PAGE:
1 May 2022
Letter from Westminster – May 2022 Ambulance Response Times

I know there has been considerable concern locally about delays to ambulance responses to emergency calls from South Shropshire. I assure you I am also very anxious about ambulance response times.

West Midlands Ambulance Service do acknowledge ambulance response times are not at all near to where they need to be for Shropshire. From their own statistics which I have requested and seen, the reason behind this is clear - the issue has been exacerbated by long delays to handovers at hospital, which prevents crews from getting back out on the road.

This has been building since last July when many covid restrictions were lifted. I have been engaging with WMAS and NHS leaders in Shropshire more frequently than usual since then, and have met WMAS senior leaders, most recently in January, March and April, to discuss response times across South Shropshire. I have also raised specific cases where constituents have suffered very lengthy delays for ambulances (mostly in non life-threatening emergencies, it must be stressed).
Following my conversations with the WMAS Chief Executive, I am calling on Shropshire CCG for more support to recruit and train more ambulance crews, so we can put more ambulances on the road in Shropshire, while patients wait to be handed over at hospitals. I am also engaging with our acute hospitals, to ensure they do all they can to speed up handovers, to return as soon as possible to the efficiency they have managed previously.
Having been out on shifts with WMAS ambulances, I know they move directly from call to call, with around half of their attendances in Shropshire currently leading to conveyance of a patient to hospital. Crews start and end their day in an ambulance hub to collect and return their vehicle, but are otherwise on the road attending calls. So a return to localised hubs won't fix this issue. But I am also working with WMAS to encourage more community first responders. 

Community First Responders act as a rapid first point of contact in emergencies, before an ambulance can arrive. They are trained by WMAS to provide basic lifesaving care, and work as volunteers in the community around their schedules. In incidences of cardiac arrest, CFRs and members of the public trained in CPR and the use of the defibrillators in the community can be the difference between life and death, particularly in rural locations, as after a cardiac arrest, for every minute that no-one is doing CPR, the chance of survival drops by 10%.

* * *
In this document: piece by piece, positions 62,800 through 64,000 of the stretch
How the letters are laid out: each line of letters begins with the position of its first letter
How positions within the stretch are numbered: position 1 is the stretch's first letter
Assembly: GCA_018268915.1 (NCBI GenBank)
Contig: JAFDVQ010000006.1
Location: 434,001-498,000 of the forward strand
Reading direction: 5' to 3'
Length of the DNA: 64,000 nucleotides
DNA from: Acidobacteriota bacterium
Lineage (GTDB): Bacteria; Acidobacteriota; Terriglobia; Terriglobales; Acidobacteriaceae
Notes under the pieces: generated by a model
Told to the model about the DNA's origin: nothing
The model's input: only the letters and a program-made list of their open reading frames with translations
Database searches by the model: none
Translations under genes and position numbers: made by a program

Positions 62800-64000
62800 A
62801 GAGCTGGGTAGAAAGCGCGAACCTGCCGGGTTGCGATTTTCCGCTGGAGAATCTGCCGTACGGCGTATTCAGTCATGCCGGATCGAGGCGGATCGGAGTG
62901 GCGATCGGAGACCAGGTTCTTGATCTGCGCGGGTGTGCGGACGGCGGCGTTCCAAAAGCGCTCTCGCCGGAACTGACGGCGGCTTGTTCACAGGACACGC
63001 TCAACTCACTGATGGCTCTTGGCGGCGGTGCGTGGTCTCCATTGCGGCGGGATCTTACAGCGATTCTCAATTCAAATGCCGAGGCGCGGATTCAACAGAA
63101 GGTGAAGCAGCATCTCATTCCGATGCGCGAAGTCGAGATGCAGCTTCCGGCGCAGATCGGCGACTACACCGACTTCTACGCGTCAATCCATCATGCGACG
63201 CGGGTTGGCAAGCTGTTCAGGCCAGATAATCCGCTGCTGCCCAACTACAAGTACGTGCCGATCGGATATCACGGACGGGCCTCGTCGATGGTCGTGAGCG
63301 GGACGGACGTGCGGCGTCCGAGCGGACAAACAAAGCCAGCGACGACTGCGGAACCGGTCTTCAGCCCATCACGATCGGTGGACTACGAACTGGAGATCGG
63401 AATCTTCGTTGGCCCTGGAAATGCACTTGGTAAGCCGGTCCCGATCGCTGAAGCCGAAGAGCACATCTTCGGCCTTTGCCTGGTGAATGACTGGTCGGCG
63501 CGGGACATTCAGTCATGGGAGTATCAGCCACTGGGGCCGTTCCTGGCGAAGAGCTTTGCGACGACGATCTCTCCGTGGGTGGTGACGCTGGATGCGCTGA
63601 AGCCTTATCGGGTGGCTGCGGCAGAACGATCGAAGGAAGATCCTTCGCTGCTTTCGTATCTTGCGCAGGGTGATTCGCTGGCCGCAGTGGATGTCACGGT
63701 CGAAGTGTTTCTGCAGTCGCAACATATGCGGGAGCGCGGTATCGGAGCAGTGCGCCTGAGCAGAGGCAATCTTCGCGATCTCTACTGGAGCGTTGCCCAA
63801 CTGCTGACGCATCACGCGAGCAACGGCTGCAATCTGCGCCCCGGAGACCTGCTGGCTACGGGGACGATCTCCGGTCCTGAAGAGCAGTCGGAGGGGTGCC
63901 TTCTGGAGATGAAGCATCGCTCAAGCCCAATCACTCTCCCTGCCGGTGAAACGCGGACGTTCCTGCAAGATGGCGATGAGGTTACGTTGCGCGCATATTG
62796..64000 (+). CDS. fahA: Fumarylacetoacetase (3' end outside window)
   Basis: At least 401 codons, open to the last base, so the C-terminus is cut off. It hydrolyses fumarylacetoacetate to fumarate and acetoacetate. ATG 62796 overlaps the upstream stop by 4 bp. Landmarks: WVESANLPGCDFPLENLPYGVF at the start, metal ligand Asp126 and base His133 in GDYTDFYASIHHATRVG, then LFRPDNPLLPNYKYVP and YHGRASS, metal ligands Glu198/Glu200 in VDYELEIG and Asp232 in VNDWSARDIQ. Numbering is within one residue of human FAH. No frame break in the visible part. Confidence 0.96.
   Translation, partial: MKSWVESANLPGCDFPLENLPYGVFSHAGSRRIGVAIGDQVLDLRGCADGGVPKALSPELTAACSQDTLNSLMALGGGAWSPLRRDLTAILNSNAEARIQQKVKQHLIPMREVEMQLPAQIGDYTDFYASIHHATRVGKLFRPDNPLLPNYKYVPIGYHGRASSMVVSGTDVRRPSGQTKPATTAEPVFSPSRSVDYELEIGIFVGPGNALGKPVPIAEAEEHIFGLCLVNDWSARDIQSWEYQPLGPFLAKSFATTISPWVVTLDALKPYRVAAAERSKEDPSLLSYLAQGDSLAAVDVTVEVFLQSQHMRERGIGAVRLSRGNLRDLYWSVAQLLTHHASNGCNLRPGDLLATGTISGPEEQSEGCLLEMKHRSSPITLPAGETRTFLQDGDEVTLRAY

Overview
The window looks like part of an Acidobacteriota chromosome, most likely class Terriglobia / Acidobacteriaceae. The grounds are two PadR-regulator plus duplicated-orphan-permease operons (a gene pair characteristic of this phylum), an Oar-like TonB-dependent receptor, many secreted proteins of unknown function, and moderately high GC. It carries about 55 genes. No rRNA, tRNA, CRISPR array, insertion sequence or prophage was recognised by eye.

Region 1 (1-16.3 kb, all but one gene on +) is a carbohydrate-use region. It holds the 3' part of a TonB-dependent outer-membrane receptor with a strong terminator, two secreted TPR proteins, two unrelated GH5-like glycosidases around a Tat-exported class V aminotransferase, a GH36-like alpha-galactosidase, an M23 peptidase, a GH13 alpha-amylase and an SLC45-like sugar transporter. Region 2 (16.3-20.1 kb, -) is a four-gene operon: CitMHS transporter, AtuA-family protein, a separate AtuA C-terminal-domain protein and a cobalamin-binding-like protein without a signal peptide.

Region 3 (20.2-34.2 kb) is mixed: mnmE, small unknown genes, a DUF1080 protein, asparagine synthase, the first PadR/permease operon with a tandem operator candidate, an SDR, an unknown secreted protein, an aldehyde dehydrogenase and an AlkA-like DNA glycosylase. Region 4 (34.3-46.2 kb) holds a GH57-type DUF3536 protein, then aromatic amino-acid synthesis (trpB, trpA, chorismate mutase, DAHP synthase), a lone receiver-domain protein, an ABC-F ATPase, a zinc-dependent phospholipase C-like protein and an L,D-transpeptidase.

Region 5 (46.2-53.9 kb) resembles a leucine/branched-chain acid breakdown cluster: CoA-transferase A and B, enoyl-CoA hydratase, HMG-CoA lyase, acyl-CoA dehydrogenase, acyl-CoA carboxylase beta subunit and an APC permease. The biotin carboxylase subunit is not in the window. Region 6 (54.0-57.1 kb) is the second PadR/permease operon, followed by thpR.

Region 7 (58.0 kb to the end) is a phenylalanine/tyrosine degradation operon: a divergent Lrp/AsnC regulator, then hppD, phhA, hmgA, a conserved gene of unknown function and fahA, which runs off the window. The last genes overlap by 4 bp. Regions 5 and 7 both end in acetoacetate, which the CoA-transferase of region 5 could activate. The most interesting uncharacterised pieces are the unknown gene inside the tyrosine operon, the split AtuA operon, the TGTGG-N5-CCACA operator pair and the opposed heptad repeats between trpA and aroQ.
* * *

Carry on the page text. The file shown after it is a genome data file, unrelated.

When I spoke to the Chief Executive of WMAS in March, I raised my concern that there were no live adverts to recruit Community First Responders in the West Midlands. He put this right rapidly, and applications for the next course went live the next day. If you or anyone you know are interested, please visit www.jobs.nhs.uk and search for “WMAS”.

I also suggested a programme of engagement by WMAS with the public in South Shropshire. So at my request WMAS arranged for staff to be on hand at Ludlow Market Square on Saturday 23rd April, to exhibit their vehicles and answer questions from the public about the process of joining as a Community First Responder. I was really pleased with the response from WMAS and the public, so will be looking to repeat this pilot in other towns in South Shropshire.
I shall continue to work with WMAS and SaTH to do all I can to see ambulance response times improve in South Shropshire.